As a sort of last-minute idea, I've decided to sell at the Luna Arts Festival on March 29. It's supposed to be a showcase of female artists and businesswomen, and my booth rental fee benefits, in part, Middle Way House, a local support system benefitting women and children who are the victims of violence.
I'd almost decided against selling at local, smaller markets, partly because I think my work is pretty weird and not to the general taste, partly based on a very silly couple of tiny craft fairs I did around Christmastime, including one for Girls Inc. at which it turned out I was the only vendor (I still pulled a profit, but being the only vendor...just embarrassing), and partly based on this book I've been reading, Crafts and Craft Shows: How to Make Money, by Philip Kadubec. Kadubec isn't really my scene, since he describes his work as "country traditional," highlights booths that look like little general stores or post picket fences at their entrances, and might possibly think that the Internet is a fad, but he was a very successful crafter before retirement and is very insightful about the business of crafts. He prefers larger shows that are precisely targeted toward your particular craft, even though they have scary-large booth rental fees, over teeny-tiny little local fairs that are really cheap to enter. Teeny-tiny little local fairs, he argues, can also be pretty ticky-tacky, don't necessarily attract anyone who wants or can buy your stuff, and waste time better spent more professionally marketing your business or even just making stuff.
I think Kadubec is right on track with this, based on my small experience, and he's voiced the reasoning that will allow me to no longer waste my time at, say, the Christmas craft fair at Matt's office. I think this Luna Arts Festival is going to be awesome, though. From what I gather, it's an established fair with a history, which is a pro for selling at it. It's a craft fair/expo with nothing else distracting, like a chili cook-off or auction or something, tacked on, but with local musicians playing and drawing in their fan bases. It's woman-centered, which I'm always on board with, and I can use it as a dry-run for building a booth that actually looks really professional, before jumping into applying to any big shows.
That being said, I'm still not going to show my regular Pumpkinbear stuff. Kadubec also speaks about the possibility of saturating your local market, especially if you don't sell stuff you can use up, like soap, but stuff that sits around and stays stuff for the rest of your life, like record bowls and T-shirt quilts. So I think it is important that if I sell a lot locally, I do provide some significant variety in my work. And therefore, I've decided that for this fair, Pumpkinbear will be selling under the alias Girls Love Dinosaurs.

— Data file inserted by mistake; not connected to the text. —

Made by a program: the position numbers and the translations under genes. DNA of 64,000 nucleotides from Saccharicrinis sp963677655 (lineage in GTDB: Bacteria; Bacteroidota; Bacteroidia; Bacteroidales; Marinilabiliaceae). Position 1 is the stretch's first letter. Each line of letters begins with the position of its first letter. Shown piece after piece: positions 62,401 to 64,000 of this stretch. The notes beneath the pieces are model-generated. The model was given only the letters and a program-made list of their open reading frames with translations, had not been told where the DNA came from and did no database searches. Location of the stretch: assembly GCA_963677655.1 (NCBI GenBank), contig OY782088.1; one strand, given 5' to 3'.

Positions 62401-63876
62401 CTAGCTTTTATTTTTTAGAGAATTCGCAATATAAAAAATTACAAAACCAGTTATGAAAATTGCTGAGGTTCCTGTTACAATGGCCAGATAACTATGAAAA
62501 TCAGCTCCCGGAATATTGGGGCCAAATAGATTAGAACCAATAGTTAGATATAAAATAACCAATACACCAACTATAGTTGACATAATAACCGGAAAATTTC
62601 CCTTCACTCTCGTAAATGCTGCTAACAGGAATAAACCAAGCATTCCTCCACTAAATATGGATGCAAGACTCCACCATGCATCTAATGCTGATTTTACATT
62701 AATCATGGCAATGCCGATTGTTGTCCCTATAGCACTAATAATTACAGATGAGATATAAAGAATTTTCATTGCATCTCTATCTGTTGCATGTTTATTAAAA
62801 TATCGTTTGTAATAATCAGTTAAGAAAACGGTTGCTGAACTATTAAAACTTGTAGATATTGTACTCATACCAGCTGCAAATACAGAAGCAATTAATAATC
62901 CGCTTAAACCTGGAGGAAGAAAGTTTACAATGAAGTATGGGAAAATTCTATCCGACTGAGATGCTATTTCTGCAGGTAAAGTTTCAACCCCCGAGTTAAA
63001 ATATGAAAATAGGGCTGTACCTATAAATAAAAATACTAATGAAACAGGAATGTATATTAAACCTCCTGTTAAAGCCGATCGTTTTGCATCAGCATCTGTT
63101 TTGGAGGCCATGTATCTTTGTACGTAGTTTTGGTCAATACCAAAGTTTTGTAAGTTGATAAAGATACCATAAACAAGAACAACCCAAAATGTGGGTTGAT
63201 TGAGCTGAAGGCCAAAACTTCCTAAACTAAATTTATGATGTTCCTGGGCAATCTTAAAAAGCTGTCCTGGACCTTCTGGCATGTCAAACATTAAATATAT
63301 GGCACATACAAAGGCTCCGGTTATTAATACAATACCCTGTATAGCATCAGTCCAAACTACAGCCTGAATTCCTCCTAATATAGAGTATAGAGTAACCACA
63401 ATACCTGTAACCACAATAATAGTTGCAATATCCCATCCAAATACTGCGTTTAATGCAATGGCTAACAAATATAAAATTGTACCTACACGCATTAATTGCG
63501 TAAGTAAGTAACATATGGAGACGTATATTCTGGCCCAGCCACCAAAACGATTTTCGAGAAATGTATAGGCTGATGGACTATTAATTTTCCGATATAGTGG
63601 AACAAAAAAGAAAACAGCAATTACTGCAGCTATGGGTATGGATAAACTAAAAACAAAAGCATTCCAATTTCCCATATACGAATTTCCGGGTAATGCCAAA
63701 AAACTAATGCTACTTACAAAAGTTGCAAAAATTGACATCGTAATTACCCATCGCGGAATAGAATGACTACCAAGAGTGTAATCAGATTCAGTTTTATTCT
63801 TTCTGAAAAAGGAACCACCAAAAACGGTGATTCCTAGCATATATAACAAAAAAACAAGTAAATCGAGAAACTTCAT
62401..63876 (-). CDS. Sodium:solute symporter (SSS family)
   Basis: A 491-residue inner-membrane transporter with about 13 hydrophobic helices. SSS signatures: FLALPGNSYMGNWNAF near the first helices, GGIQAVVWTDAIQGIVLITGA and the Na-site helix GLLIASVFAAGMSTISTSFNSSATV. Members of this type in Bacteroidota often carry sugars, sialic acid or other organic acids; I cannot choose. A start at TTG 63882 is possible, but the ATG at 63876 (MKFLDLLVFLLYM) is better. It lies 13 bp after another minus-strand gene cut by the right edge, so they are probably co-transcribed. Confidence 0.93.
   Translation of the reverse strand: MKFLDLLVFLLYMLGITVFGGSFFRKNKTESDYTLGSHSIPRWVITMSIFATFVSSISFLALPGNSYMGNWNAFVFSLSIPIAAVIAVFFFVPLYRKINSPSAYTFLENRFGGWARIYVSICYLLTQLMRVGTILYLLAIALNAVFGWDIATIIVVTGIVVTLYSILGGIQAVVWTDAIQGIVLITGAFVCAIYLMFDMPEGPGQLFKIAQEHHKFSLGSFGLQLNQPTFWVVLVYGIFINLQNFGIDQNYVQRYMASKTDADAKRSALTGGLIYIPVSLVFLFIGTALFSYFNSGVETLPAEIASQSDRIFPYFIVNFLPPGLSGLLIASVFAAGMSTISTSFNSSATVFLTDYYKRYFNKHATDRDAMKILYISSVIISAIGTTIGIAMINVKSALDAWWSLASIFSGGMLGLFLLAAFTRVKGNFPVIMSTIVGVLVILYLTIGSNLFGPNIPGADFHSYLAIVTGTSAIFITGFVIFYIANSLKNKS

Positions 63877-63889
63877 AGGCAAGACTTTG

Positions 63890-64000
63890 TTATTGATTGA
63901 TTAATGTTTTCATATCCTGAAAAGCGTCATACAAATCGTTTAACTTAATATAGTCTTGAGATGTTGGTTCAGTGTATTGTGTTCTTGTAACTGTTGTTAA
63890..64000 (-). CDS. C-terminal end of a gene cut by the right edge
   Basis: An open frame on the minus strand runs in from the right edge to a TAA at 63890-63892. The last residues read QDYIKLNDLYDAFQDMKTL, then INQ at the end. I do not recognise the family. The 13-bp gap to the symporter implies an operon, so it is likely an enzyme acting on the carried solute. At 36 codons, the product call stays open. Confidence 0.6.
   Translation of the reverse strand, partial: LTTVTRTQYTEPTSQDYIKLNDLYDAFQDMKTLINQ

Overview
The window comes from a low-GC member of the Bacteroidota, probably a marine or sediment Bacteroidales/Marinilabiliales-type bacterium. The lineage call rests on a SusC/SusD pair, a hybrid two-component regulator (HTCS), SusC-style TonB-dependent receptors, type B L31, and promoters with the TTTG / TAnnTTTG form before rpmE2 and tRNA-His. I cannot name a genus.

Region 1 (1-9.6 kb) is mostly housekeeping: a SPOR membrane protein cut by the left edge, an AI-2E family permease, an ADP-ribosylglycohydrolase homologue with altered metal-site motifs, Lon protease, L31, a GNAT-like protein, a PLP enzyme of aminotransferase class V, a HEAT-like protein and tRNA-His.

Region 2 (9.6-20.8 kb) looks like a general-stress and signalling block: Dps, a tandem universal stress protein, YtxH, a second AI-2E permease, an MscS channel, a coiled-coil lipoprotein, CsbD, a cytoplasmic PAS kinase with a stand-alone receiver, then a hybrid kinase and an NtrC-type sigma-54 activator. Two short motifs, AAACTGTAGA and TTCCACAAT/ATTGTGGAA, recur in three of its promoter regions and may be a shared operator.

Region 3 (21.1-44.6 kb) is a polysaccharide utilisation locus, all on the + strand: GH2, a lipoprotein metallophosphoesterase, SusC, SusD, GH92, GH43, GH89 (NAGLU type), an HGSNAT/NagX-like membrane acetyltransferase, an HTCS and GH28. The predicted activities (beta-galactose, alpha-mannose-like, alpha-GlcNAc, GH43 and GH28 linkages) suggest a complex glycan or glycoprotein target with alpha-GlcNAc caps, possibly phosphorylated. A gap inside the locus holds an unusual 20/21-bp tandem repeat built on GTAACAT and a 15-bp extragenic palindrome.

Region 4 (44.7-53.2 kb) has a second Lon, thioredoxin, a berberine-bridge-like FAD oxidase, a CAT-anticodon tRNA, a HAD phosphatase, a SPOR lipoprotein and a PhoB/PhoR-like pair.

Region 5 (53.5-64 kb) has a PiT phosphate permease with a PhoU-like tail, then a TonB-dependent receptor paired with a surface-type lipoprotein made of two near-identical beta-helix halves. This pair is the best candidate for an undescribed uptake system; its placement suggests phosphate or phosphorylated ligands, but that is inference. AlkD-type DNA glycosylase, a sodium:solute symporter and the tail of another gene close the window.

My concept is stuff, primarily recycled but not necessarily, that is thematically centered on dinosaurs--primarily for kids but not necessarily. I worked hard the whole weekend, took Willow out for a photo shoot this morning before it started snowing (something else Kadubec suggests--awesome photos of your stuff or your creation process displayed in your booth or in an album in your booth. It humanizes your creation and highlights its uniqueness and the handicraft aspect), and here's what I've got so far (I can't fix the dismal winter lighting on any of the photos, because my 8-year-old bootleg copy of Photoshop 6.0 finally crapped out on me, and my legitimate purchase of Adobe Photoshop Lightroom is currently still winging its way to my door):
These are the Fatty Stegasauruses, made from recycled wool sweaters and polyester batting (I like the fact that I can upgrade the stuffing to make them really eco-friendly, and they're a possibility for selling in a local store or two here). If I have time to make another batch before the fair, I might make a different size or type...say, apatasaurus?
These are the dinosaur-themed "summer quilts," meaning they don't have any batting, per se, just either a fleece back and binding or a fleece middle and a flannel back and binding. I still machine-quilted them, though, which is awesome fun. I'm thinking three sizes--a "play" size, for doll blankets or what-have you, a "baby," size, which is a crib quilt, and a "kid" size, which is a twin.
And these are my soldered glass pendants, made from dinosaur stamps that I bought from Western Mountain Stamp and Coin, which sells packages of stamps sorted by theme--I also have the cats-themed one and the space-themed one, and I really want the maps one and the elephants one, too, only I'm already swimming in stamps. I'm particularly pleased with my soldering work since I bought grozing pliers from Hobby Lobby that permit me to smash the little uneven bits off the edges of the glass that I can hardly ever cut evenly, and the joy of this has given me good-enough glass-cutting karma to actual make some pretty accurate cuts now, as well.
So I'm thinking this might be a sweet product line, because people tend to like dinosaurs. My girls are obessed with them, as are a lot of kids, and they're also quirky enough to perhaps draw in the quirky crowd. If they're the next stuffed chicken or not, I don't know. What do you think?